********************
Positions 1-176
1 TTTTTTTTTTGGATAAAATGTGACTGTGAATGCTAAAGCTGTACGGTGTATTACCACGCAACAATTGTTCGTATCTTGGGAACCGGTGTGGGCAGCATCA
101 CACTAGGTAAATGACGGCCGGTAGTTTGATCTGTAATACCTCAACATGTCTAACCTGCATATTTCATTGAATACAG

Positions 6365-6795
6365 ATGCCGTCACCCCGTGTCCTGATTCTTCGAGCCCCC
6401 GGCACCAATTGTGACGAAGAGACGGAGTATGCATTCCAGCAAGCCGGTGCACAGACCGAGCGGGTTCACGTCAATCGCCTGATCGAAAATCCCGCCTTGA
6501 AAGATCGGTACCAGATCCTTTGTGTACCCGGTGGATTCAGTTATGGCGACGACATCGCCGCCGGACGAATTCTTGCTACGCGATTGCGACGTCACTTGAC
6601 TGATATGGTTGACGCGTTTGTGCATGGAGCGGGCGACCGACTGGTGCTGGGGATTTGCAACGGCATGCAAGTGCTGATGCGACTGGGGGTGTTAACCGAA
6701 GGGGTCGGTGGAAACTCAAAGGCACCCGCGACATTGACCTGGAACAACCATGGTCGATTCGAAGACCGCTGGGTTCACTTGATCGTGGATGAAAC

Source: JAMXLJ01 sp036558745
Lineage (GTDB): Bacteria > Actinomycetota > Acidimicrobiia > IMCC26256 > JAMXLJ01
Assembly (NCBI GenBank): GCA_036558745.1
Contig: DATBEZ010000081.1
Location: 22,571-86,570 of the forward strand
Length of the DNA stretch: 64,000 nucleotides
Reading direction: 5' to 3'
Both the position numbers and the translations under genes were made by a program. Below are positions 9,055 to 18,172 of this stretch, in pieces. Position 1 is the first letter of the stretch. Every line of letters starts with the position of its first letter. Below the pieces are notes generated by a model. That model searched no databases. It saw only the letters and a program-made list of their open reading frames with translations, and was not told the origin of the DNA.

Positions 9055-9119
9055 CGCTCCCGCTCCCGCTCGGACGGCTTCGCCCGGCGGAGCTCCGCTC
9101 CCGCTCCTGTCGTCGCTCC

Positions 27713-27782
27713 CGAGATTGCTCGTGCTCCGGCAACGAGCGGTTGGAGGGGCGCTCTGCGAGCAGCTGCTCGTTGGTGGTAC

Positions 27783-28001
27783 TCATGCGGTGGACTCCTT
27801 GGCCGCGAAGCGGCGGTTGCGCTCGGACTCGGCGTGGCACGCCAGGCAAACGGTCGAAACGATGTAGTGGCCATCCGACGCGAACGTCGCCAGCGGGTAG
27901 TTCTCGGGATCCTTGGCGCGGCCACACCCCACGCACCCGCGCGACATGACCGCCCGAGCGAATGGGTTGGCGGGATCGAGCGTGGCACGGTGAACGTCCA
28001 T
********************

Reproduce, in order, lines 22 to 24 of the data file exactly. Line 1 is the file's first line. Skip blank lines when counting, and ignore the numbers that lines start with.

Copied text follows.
27713 CGAGATTGCTCGTGCTCCGGCAACGAGCGGTTGGAGGGGCGCTCTGCGAGCAGCTGCTCGTTGGTGGTAC

Positions 27783-28001
27783 TCATGCGGTGGACTCCTT